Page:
Be careful of things that go bump in the night, especially if those bumps lead to skin injuries: A new study from England finds that skin injuries that happen at night heal more slowly than those that take place during the day.
Nighttime skin injuries heal about 60 percent slower than daytime skin injuries, according to the study, published today (Nov. 8) in the journal Science Translational Medicine.
The reason for this may lie in the circadian rhythms of the skin cells, which, like nearly all cells in the body, operate on a 24-hour cycle and go into a bit of a lull at night. But the researchers were even more surprised that not only does the healing process slow down at night, but also that the time of the injury completely determines how fast the injury will heal. [The Science of Jet Lag: 5 Surprising Findings]
"What we found is that how well you can heal depends on the time when you got injured," said lead study author Ned Hoyle, a molecular biology researcher at Cambridge University in the U.K. "The speed of the healing depends on how fast certain cells can get to the wounded area in order to repair it, and that depends on their micro-architecture, which is controlled by the biological clock."
To study the timing of wound healing, the researchers first looked at skin cells called fibroblasts that were grown in lab dishes over the course of several days, Hoyle told Live Science. These cells are found in the deepest layer of the skin, called the dermis. When an injury occurs, the fibroblasts travel up to the surface, where they're tasked with synthesizing and building the structural support of the new skin, which includes the so-called extracellular matrix and collagen.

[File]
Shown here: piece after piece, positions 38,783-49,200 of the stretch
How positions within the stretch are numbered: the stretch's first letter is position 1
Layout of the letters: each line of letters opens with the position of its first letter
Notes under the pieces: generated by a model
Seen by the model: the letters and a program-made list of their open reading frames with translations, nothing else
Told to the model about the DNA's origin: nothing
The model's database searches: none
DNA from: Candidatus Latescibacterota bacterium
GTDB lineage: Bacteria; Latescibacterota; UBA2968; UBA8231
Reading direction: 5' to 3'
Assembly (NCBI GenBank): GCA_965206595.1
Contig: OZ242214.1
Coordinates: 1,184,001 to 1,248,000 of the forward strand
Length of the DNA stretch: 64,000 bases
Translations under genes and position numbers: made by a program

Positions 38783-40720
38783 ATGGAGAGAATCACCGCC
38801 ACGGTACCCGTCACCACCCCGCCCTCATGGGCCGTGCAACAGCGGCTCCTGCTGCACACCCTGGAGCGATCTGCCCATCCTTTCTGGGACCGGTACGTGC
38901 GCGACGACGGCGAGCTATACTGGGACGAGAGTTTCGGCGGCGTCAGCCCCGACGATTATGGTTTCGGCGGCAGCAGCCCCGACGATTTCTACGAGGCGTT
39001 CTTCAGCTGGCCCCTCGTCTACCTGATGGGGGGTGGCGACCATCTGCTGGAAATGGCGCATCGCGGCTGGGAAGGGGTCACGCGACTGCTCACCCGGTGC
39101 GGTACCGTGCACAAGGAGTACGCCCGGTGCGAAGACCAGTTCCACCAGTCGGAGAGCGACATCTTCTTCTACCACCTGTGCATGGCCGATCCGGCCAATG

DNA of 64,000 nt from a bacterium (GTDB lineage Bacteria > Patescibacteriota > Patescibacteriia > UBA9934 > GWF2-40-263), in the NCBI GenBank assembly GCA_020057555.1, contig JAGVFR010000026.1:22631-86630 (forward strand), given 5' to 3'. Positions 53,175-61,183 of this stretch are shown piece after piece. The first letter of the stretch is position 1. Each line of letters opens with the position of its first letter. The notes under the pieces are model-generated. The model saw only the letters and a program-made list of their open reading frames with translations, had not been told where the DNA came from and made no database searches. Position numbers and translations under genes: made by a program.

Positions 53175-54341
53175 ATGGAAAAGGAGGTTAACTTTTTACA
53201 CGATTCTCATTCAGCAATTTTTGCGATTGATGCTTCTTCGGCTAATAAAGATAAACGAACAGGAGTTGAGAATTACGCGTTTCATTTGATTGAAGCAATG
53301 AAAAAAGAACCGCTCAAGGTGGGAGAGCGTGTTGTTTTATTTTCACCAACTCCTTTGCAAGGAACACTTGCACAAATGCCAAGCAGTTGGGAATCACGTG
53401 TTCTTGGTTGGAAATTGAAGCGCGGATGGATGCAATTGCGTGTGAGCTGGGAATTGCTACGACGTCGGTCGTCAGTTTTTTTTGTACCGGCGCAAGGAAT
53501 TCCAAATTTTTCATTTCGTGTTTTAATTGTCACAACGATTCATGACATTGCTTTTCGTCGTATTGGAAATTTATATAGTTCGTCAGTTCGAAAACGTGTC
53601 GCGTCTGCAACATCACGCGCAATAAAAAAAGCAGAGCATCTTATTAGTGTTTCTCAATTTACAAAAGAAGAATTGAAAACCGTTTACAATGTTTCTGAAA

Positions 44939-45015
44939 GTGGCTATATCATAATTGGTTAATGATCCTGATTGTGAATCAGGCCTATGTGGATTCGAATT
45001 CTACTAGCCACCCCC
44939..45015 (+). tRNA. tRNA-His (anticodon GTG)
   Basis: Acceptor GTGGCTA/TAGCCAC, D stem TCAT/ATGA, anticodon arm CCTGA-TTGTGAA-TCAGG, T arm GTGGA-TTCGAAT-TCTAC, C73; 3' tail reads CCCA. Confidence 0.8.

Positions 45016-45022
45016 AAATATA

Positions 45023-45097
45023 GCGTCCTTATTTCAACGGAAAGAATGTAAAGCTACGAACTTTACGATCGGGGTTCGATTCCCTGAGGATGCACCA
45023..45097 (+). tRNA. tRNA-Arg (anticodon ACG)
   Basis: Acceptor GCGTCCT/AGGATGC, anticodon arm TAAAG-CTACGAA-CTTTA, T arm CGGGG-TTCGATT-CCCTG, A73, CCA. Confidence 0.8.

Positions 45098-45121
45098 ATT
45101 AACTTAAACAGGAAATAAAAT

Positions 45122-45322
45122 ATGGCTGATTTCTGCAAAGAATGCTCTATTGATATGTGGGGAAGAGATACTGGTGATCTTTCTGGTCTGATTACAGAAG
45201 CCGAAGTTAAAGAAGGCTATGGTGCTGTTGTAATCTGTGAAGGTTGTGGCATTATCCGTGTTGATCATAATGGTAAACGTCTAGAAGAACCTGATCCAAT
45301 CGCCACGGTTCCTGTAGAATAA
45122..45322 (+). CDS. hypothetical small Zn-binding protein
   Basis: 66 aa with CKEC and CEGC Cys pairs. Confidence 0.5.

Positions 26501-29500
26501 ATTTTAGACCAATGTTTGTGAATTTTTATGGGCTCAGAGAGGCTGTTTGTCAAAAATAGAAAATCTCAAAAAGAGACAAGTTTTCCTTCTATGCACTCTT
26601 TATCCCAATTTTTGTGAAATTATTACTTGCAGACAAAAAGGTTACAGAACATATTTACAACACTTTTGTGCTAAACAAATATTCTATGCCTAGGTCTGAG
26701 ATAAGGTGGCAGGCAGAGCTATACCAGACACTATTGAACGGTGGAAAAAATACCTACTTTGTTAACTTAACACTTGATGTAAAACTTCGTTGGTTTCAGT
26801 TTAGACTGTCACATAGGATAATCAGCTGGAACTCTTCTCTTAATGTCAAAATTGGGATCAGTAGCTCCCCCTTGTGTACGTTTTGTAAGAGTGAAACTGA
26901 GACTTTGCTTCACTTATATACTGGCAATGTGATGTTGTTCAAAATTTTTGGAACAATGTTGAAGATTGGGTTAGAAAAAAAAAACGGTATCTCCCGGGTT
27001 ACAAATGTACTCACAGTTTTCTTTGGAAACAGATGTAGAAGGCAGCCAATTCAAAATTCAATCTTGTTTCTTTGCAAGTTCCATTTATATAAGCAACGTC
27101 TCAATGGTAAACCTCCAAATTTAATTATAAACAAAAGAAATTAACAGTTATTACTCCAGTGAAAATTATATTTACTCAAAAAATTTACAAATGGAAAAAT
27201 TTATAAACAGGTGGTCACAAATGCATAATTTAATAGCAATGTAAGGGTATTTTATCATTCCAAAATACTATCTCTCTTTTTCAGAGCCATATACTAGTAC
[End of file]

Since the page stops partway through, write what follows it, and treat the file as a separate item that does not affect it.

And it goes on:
But depending on the time of day, the speed at which the fibroblasts move up to the skin's surface varies, thanks to a protein found in the cells called actin, the researchers found.
Actin is a protein that forms an important part of the cytoskeleton — the supportive structure that gives the cell its shape. When the cells are told by their biological clock to "sleep," the shape of the actin proteins changes.
"We found that during daytime, the actin has mostly the form of long filaments, while at night, the majority of it is in a globular form," Hoyle said. "We know that the actin filaments are very important in allowing cells to move."
As a result of these changes, the fibroblasts travel to the site of the injury more slowly at night, when the actin is mostly spherical.
In a later experiment in the study, the researchers observed the same effect in the skin of mice.
And when the team looked at medical records of human patients recovering from burns, they found evidence of exactly the same phenomenon: "Wounds incurred during the day were, on average, healed in 17 days compared to the healing times of wounds incurred at night, which was 28 days," Hoyle said.
It's still not clear exactly why the nighttime wounds take longer to heal, however. The researchers originally expected the fibroblasts to make up for lost ground during the day, but that doesn't happen, Hoyle said.
"This is one of the most surprising results," Hoyle said. "What we see is a persistent 'time of wounding' effect. The cells wounded during the nighttime never catch up."
Hoyle said the finding could perhaps be used in the future to develop a technique to trick cells into thinking it's daytime, in case a procedure needs to be performed at night. Such interferences are technically possible, he added.
In addition, Hoyle said that he hopes to study the healing processes further, as they are extremely complex and involve many other cells and proteins beyond fibroblasts and actin.
Originally published on Live Science.